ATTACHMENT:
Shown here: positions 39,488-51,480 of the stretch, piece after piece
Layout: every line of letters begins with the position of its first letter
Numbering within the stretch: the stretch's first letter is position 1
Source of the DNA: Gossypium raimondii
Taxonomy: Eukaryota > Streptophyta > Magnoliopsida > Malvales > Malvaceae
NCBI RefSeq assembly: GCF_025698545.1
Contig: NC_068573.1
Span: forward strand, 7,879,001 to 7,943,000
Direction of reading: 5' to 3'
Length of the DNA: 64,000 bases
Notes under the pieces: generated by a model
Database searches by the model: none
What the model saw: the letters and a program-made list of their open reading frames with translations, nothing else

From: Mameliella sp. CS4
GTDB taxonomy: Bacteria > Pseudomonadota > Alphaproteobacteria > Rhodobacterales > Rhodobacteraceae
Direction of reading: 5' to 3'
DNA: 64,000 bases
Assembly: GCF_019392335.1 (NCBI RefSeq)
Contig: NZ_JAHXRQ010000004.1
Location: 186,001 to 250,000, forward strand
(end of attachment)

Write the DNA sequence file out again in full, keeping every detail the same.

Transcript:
Shown here: positions 39,488-51,480 of the stretch, piece after piece
Layout: every line of letters begins with the position of its first letter
Numbering within the stretch: the stretch's first letter is position 1
Source of the DNA: Gossypium raimondii
Taxonomy: Eukaryota > Streptophyta > Magnoliopsida > Malvales > Malvaceae
NCBI RefSeq assembly: GCF_025698545.1
Contig: NC_068573.1
Span: forward strand, 7,879,001 to 7,943,000
Direction of reading: 5' to 3'
Length of the DNA: 64,000 bases
Notes under the pieces: generated by a model
Database searches by the model: none
What the model saw: the letters and a program-made list of their open reading frames with translations, nothing else

From: Mameliella sp. CS4
GTDB taxonomy: Bacteria > Pseudomonadota > Alphaproteobacteria > Rhodobacterales > Rhodobacteraceae
Direction of reading: 5' to 3'
DNA: 64,000 bases
Assembly: GCF_019392335.1 (NCBI RefSeq)
Contig: NZ_JAHXRQ010000004.1
Location: 186,001 to 250,000, forward strand